Criminal Justice


The majority of prisoners have mental health problems, often two or more at the same time. Imprisonment doesn't seem to reduce re-offending and it costs a great deal. We're finding more ways to fix this by developing liaison and diversion services, advocating community sentences, improving youth justice and unlocking secure care.

Liaison and diversion: the economic case

Liaison and diversion: the economic case

Effective diversion requires some up-front investment in dedicated liaison and diversion teams working in police stations and courts.

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Youth justice

Youth justice

Children who end up in custody have multiple needs, many of which go unrecognised and unmet. We've developed a new approach to fix this.

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Secure mental health services

Secure mental health services

Secure mental health services treat people with severe mental health problems who pose a risk to the public. But the services are subject to long delays and patients getting stuck.

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Liaison and diversion

Liaison and diversion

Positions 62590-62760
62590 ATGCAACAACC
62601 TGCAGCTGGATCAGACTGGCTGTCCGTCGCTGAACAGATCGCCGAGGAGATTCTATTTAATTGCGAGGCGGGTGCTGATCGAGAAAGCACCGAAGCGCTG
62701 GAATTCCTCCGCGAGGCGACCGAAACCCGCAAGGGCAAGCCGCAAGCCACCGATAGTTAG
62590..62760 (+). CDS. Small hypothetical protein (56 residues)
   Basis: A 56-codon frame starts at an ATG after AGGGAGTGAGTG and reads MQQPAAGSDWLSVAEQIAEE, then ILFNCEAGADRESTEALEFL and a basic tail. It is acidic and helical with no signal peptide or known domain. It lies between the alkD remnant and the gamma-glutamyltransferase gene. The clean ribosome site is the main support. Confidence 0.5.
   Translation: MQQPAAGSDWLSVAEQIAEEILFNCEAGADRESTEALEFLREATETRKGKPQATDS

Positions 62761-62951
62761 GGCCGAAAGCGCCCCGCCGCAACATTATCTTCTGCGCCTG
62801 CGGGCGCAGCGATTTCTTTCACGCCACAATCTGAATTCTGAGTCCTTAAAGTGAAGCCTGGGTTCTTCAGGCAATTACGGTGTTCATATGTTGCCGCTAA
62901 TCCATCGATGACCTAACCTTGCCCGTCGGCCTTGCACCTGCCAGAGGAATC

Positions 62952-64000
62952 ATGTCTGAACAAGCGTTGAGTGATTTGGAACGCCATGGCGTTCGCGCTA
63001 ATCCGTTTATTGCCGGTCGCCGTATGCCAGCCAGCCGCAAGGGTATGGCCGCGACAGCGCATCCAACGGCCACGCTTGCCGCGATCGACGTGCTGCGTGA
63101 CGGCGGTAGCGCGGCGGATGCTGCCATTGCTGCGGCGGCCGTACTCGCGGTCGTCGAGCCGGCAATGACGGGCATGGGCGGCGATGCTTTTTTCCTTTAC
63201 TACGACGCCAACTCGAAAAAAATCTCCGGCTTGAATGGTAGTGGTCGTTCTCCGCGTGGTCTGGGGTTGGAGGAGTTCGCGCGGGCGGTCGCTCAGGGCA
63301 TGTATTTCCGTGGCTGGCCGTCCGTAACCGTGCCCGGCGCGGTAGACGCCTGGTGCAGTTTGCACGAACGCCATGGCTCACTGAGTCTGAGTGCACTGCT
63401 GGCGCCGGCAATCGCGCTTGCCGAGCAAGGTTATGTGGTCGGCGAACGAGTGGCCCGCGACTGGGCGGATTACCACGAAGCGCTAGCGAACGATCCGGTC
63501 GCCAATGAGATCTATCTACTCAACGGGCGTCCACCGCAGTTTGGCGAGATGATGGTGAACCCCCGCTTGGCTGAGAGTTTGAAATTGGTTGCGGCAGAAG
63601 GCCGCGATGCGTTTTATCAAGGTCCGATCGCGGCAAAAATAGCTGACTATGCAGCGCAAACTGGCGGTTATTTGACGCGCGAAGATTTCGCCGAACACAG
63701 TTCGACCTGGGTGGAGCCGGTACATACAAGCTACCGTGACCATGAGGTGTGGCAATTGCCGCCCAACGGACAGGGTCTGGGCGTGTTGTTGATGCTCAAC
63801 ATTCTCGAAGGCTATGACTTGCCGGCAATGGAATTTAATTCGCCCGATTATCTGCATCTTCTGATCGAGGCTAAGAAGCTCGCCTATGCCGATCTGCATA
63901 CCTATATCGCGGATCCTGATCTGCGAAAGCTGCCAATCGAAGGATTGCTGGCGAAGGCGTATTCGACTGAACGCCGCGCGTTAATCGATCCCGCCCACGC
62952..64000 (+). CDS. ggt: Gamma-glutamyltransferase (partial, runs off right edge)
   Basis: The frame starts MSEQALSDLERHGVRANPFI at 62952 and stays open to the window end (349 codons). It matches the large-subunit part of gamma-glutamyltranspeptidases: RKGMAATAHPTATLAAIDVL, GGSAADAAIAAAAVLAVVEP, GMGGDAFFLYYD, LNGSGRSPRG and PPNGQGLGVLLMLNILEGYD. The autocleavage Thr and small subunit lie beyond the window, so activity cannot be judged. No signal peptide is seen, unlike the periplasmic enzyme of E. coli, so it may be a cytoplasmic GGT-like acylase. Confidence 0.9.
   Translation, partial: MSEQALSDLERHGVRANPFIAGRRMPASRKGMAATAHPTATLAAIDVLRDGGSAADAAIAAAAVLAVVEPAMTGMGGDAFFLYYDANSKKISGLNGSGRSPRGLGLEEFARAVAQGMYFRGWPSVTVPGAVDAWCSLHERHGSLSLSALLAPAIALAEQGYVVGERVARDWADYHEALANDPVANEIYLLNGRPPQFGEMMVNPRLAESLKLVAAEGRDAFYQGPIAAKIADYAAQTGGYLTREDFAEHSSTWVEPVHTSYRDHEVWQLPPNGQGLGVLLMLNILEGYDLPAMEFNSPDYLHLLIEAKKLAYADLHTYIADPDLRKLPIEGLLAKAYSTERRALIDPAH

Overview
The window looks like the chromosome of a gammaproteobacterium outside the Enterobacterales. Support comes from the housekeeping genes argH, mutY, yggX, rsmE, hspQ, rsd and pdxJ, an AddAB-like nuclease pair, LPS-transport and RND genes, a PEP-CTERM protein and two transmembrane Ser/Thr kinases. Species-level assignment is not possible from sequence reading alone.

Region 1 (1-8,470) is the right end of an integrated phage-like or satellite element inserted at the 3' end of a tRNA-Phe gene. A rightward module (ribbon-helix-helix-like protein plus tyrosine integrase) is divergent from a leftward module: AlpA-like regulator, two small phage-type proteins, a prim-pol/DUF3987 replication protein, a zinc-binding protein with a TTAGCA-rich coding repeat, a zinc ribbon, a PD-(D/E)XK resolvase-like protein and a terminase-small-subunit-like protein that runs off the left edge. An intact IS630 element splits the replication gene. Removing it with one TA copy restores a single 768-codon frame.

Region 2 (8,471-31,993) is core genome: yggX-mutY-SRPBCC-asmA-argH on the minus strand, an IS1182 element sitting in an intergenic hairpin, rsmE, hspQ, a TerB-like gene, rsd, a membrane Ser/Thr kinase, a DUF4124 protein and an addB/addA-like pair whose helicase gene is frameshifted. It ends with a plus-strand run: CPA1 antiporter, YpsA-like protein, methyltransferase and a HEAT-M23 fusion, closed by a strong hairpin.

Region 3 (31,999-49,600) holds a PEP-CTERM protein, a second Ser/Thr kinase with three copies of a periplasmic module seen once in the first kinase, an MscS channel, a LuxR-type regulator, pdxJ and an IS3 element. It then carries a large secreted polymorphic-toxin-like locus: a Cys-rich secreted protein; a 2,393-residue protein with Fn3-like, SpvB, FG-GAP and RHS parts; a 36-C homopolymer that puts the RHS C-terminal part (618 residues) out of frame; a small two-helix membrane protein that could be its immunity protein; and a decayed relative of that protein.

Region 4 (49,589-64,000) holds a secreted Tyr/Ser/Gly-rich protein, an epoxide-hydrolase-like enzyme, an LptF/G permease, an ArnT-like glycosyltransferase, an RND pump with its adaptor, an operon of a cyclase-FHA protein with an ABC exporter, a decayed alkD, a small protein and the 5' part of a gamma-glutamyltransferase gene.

Mental ill health is very common among prisoners, but the use of prison can often be avoided if people are diverted early on in their contact with the justice system. We're finding ways to fix this.

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Gangs

Gangs

Gang involvement seriously damages young lives. We are researching the impact of a radical new approach to engaging young people involved in gang-related activity.

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Employment after prison

Employment after prison

Reoffending costs the economy somewhere in the region of £11 billion. But less than a quarter of prisoners leave prison into some form of employment. Evidence shows that additional support is more likely to help ex-prisoners.

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The Bradley Commission - five years on

The Bradley Commission - five years on

The findings of the independent Commission that reviewed progress made since the publication of the Bradley Report in 2009.

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